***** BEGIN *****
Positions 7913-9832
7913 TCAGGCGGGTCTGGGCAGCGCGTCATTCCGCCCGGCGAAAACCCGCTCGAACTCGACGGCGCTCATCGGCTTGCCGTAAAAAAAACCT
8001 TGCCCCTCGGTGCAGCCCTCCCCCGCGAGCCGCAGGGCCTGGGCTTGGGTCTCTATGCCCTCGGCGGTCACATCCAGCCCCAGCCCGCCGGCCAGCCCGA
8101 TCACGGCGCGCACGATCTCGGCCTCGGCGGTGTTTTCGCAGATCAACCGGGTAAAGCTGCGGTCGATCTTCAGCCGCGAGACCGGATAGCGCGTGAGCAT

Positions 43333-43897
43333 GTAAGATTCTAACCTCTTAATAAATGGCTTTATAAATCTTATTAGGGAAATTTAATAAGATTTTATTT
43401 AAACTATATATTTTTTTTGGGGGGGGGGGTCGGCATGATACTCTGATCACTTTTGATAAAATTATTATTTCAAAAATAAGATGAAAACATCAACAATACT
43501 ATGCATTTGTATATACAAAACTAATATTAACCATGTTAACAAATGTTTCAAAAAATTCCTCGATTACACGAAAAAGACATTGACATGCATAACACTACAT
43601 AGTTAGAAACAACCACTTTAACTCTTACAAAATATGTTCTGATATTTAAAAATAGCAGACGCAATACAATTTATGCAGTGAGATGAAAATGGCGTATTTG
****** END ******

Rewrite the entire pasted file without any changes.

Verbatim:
Positions 7913-9832
7913 TCAGGCGGGTCTGGGCAGCGCGTCATTCCGCCCGGCGAAAACCCGCTCGAACTCGACGGCGCTCATCGGCTTGCCGTAAAAAAAACCT
8001 TGCCCCTCGGTGCAGCCCTCCCCCGCGAGCCGCAGGGCCTGGGCTTGGGTCTCTATGCCCTCGGCGGTCACATCCAGCCCCAGCCCGCCGGCCAGCCCGA
8101 TCACGGCGCGCACGATCTCGGCCTCGGCGGTGTTTTCGCAGATCAACCGGGTAAAGCTGCGGTCGATCTTCAGCCGCGAGACCGGATAGCGCGTGAGCAT

Positions 43333-43897
43333 GTAAGATTCTAACCTCTTAATAAATGGCTTTATAAATCTTATTAGGGAAATTTAATAAGATTTTATTT
43401 AAACTATATATTTTTTTTGGGGGGGGGGGTCGGCATGATACTCTGATCACTTTTGATAAAATTATTATTTCAAAAATAAGATGAAAACATCAACAATACT
43501 ATGCATTTGTATATACAAAACTAATATTAACCATGTTAACAAATGTTTCAAAAAATTCCTCGATTACACGAAAAAGACATTGACATGCATAACACTACAT
43601 AGTTAGAAACAACCACTTTAACTCTTACAAAATATGTTCTGATATTTAAAAATAGCAGACGCAATACAATTTATGCAGTGAGATGAAAATGGCGTATTTG